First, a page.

EXPERIMENTS AT THE FARM: growing potatoes
During the course on How to create an eco-friendly vegetable garden with Sergio Abram (April 2011) we decided to spare 3 vegetable beds for growing potatoes (Kennebeq variety).
After preparing the ground and building the bed, we planted the potatoes and covered them with a little of straw. Potatoes don’t need to be covered with ground, instead they need darkness. The distance among potatoes was 40-50 cm and the bed had an irrigation system that provides water during the whole growing phase. Potatoes don’t need any care, or at least that’s what we thought.
We cannot talk about synergistic agriculture without speaking of its inventor, the Spanish permaculturist Emilia Hazelip (1937 – 2003) who developed and then spread this farming method that is inspired by Masanobu Fukuoka’s Natural Farming and Bill Mollison’s Permaculture.
The principles of Permaculture that Emilia most endorsed are living without destroying and the production of better food with the least energy and fuel consumption.
On the other hand, Fukuoka’s work was the demonstration that working the ground is not necessary. By constantly keeping the natural fertility of the soil we can get long-lasting results and a good quality production.
FOOD AND ENERGY SELF-SUFFICIENCY FOR A BETTER FUTURE
We believe that food and energy self-sufficiency and green building can be the answers to the great challenges we are living for the following reasons:
GREEN RENOVATION OF THE HISTORICAL BUILDING “CASELLE DI PAGANICO”
After almost three years spent reorganizing the fields, terracing, creating vegetable gardens, building dry walls, fences, a water supply system, laying underground electric and telephone cables and planting ancient fruit trees, in 2014 we finally started the first renovation works of the historical building “Caselle di Paganico” in line with the pillars of the whole project.
BUILDING SOLAR PANELS IS EASY!
From July 11th to 13th 2015 the Farm hosted a course on self-construction of solar panels. The expert Luigi Lisi taught participants the theory and practice for the construction of a solar panel by using recyclable materials and purchased solar cells. Luigi also provided examples on how to turn a house or another project self-sufficient in terms of energy production.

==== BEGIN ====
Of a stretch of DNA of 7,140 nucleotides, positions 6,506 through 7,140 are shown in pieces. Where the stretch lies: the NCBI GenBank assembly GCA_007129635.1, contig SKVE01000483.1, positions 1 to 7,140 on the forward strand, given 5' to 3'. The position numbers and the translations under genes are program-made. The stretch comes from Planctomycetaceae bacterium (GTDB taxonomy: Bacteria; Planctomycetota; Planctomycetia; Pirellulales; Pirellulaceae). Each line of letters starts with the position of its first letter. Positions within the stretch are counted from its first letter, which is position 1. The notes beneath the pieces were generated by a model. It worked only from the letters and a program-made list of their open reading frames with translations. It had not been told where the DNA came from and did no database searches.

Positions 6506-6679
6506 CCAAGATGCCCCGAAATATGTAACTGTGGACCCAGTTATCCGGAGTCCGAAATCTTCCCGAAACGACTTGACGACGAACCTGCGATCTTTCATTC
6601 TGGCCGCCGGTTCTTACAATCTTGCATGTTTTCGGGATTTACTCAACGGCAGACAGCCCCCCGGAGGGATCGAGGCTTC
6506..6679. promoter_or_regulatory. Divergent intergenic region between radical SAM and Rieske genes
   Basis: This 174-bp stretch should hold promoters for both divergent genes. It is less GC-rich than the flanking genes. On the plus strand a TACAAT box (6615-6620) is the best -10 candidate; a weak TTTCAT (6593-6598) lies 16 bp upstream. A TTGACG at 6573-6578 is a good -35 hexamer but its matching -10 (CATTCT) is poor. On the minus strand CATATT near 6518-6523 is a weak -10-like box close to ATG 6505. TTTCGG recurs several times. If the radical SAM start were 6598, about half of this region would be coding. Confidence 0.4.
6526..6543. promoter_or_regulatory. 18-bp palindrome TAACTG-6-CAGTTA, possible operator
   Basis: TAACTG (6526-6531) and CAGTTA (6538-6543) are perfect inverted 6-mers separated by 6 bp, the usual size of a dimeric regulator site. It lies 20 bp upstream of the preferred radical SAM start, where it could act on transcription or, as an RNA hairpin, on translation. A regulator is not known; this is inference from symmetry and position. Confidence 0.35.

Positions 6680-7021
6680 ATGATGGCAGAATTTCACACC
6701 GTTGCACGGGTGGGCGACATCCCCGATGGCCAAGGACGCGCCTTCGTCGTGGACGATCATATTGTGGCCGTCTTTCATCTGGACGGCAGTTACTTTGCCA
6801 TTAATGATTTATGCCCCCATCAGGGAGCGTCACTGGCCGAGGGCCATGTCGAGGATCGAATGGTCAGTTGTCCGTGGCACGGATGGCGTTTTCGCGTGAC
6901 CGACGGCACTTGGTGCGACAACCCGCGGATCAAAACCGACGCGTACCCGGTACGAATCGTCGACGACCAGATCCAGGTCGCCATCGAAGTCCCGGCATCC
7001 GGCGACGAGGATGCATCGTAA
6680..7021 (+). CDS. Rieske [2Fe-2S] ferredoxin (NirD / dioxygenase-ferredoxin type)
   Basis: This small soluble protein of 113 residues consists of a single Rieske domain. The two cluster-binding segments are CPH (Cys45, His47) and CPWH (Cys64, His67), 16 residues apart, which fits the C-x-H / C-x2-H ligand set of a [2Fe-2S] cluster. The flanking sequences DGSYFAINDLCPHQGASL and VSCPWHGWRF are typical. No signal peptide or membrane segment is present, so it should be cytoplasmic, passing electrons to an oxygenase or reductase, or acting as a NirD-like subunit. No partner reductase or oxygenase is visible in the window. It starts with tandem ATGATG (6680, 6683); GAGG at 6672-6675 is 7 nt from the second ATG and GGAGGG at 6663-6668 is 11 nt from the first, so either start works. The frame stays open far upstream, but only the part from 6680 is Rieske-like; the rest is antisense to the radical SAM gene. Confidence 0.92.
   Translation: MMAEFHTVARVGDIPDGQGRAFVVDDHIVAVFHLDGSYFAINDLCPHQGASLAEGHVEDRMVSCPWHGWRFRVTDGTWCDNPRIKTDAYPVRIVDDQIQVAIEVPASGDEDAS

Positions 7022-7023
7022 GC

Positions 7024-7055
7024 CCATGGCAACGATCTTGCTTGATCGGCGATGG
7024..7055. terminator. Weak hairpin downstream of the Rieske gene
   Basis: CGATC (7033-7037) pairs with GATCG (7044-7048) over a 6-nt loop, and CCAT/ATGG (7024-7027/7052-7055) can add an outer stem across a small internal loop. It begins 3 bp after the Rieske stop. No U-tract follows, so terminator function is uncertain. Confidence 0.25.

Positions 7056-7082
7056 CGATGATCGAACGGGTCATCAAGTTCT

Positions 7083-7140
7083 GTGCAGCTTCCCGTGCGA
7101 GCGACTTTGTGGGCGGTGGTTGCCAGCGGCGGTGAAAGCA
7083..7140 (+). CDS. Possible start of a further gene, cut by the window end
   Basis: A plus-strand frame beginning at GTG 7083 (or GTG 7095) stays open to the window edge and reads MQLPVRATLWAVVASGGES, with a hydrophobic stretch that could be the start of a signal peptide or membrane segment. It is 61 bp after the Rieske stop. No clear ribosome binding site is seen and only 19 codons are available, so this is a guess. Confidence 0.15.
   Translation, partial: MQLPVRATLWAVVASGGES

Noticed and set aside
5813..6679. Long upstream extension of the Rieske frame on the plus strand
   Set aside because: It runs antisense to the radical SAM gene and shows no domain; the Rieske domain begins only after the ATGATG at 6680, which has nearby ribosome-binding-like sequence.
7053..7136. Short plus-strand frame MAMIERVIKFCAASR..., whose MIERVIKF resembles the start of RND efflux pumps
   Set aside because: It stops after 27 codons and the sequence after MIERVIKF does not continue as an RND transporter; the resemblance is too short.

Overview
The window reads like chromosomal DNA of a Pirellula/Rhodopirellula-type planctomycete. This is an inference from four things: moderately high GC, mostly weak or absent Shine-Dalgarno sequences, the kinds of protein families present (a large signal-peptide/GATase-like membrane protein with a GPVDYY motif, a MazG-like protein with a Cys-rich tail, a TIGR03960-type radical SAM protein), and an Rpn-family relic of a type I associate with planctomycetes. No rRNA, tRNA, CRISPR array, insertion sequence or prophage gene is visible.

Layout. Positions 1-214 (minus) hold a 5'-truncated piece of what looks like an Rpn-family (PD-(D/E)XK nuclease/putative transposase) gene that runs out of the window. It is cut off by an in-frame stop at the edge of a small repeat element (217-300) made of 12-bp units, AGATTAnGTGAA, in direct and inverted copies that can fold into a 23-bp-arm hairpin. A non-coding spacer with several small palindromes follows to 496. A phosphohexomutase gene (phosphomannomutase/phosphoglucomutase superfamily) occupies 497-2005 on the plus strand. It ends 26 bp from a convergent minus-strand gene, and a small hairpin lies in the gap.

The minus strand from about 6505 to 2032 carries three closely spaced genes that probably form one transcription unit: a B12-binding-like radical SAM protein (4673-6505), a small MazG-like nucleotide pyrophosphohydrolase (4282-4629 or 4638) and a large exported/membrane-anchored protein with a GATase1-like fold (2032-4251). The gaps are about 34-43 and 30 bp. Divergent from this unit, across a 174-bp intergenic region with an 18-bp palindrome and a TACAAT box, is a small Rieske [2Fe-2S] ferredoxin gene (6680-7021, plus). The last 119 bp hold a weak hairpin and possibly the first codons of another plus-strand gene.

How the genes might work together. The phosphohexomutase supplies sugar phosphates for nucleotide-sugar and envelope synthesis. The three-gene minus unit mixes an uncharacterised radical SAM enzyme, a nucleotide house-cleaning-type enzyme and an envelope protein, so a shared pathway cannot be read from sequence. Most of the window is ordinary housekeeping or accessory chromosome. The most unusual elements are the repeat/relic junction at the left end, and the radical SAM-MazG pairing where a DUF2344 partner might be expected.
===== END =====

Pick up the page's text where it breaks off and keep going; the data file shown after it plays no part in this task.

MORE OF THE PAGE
We took advantage of this happy occasion to ask Luigi few questions.
THE NATIONAL PARK OF THE CASENTINO FORESTS, MONTE FALTERONA AND CAMPIGNA
Close to the Farm and between Romagna and Tuscany, we find one of the most beautiful green areas in Europe: The National Park of the Casentino Forests, Monte Falterona and Campigna.
It measures 36,000 hectares and includes woods, rivers, birds, archaeological sites, mammals, flowers, rocks, waterfalls, crests, valley and spiritual places. It’s a protected area among the provinces of Forlì-Cesena, Arezzo and Florence.
OUR PASTA: more than organic, from ancient and local grains
At the Self-Sufficiency Farm we only produce food which is good both for our health and the environment!
Ancient grains are grains varieties that are largely unchanged over the last several hundred years, that is to say that they have not been modified by man in order to increase their productivity. One of the most known example in Italy is the wheat variety “Senatore Cappelli”, but there are many others depending on the region of production. Other examples are: Saragolla, Tumminia, Einkorn wheat, Gentil Rosso, Verna, Rieti, etc.
TWO-ROW HULLESS BARLEY “LEONESSA”
Hulless or “naked” barley (Hordeum vulgare) is a form of domesticated barley with an easier-to-remove hull.
The early-ripening variety called “Leonessa” is organically cultivated at the Self-Sufficiency Farm. This type of barley was selected from a local population by geneticist Nazzareno Strampelli in 1936, then it has been revived by CERMIS (Center of research for the improvement of vegetable species) that dealt with the protection of Leonessa in the first years of the 80s.
The millenary HOLY HERMITAGE OF CAMALDOLI
The monastic settlement of Camaldoli was founded 1000 years ago by Saint Romuald, who chose this place surrounded by thick firs forests as a place for retreat and mediation.
The care of the wood was so important that it was included among the rules of the religious order. In 1012 the Benedictin monk founded in Campo Amabile the current Hermitage of Camaldoli, the first 5 cells and a small oratory. In the following year he re-arranged an existing building to be used as accommodations that is the current monastery of Camaldoli.